Atlanta Office Remains Stable As Demand Continues

The Atlanta market is making positive strides towards stability as tenant demand continues to have a positive effect on overall market conditions, a Jones Lang LaSalle Inc. report has found. Overall absorption for the fourth quarter was approximately 220,000 square feet, for a total net absorption of 1.9 million square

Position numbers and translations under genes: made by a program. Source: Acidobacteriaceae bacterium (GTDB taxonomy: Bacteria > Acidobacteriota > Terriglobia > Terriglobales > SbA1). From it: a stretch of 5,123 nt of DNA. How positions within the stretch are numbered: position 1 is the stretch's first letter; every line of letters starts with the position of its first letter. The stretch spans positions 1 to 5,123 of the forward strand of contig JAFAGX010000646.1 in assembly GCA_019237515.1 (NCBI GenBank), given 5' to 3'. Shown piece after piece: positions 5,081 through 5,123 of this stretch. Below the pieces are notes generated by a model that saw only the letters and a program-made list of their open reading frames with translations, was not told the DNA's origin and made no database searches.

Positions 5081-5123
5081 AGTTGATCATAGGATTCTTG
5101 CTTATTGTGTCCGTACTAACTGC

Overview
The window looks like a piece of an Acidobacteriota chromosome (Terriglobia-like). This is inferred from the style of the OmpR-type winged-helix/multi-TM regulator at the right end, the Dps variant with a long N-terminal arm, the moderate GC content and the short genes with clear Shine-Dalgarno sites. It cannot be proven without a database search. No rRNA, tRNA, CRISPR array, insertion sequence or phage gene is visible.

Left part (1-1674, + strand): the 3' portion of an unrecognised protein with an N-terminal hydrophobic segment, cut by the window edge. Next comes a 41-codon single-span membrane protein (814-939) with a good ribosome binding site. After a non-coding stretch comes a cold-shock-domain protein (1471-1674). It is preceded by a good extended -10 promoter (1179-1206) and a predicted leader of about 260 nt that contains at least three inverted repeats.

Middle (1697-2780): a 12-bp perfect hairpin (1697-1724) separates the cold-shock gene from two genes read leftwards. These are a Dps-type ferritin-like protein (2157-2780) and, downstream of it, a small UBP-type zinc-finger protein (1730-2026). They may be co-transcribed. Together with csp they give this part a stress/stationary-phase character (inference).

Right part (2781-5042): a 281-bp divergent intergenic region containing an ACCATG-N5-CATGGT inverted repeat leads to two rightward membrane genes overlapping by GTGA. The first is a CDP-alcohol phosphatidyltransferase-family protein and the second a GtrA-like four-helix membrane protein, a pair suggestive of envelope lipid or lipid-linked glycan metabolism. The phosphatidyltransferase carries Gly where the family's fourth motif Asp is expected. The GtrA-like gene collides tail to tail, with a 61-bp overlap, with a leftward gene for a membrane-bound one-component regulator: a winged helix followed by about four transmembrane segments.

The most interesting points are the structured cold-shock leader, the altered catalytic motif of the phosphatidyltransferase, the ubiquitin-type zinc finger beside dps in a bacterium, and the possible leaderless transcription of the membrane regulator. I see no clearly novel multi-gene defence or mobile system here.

The Atlanta market is making positive strides towards stability as tenant demand continues to have a positive effect on overall market conditions, a Jones Lang LaSalle Inc. report has found. Overall absorption for the fourth quarter was approximately 220,000 square feet, for a total net absorption of 1.9 million square feet. Vacancy rates hovered near 19 percent, which was relatively unchanged compared to fourth quarter 2006. While the overall activity is slightly off-pace from historical experience, the firm expects stable leasing activity throughout this year, noted David Demarest, managing director of Jones Lang LaSalle’s tenant representation group (pictured). Construction continues at a steady pace, and 2 million square feet delivered last year. Although a health level of new construction exists, there is still some concern with deliveries over the next few years, “especially in Buckhead,” Demarest told CPN. “There’s upwards of 2 million square feet under construction, and there’s isn’t the demand, historically, in absorption.” However, rental rates continue to rise; the downtown and suburban markets together averaged $21.20 per square foot in the fourth quarter, up nearly four percent from the third quarter’s $20.39 per square foot and a significant rise from year-end 2006’s $19.96 per square foot, the reported noted. The CBD saw average rental rates of $22.00 per square foot, an increase of $1.74 from the average recorded between July and September. Although the CBD experienced overall positive net absorption of 745,000 square feet for the year, absorption tapered in the downtown market from the third to fourth quarter. Despite the slight slowdown, healthy demand remains, especially as Downtown’s Georgia Aquarium and The New World of Cocoa-Cola breathe new life into the area, the report said. The firm expects that vacancy rates will continue to fall and rental rates will rise, in response. Recent significant leases in the CBD included: the Georgia Department of Transportation’s 267,850-square-foot lease in Downtown’s Georgia Center and Invesco’s 178,000-square-foot lease in Midtown’s Two Peachtree Pointe. And with the potential of more than one million square feet of new office product in Midtown, there will be pressure on landlords to offer aggressive lease packages to secure tenants, the firm said. In the suburbs, vacancy rates decreased slightly between October and December, from 17.79 percent to 17.84 percent, Jones Lang LaSalle found. The Central Perimeter submarket’s vacancy rates rose slightly and experienced a negative 210,000 square feet in absorption for the fourth quarter, but the other three quarters were strong and overall net absorption is expected to be the second highest of all Atlanta submarkets at a positive 554,000 square feet. One of the fourth quarter’s largest leases was Travelers Indemnity Co., which signed for 177,715 square feet of space in the North Fulton submarket. Despite the market’s strong fundamentals, Demarest noted that the market still needs to watch economic conditions and the ripple effects from the credit crunch and subprime meltdown. “Atlanta is dependant on a service economy,” he said. “We’ll have to work our way through this, but once (the U.S.) gets a handle on the situation, we should be okay.”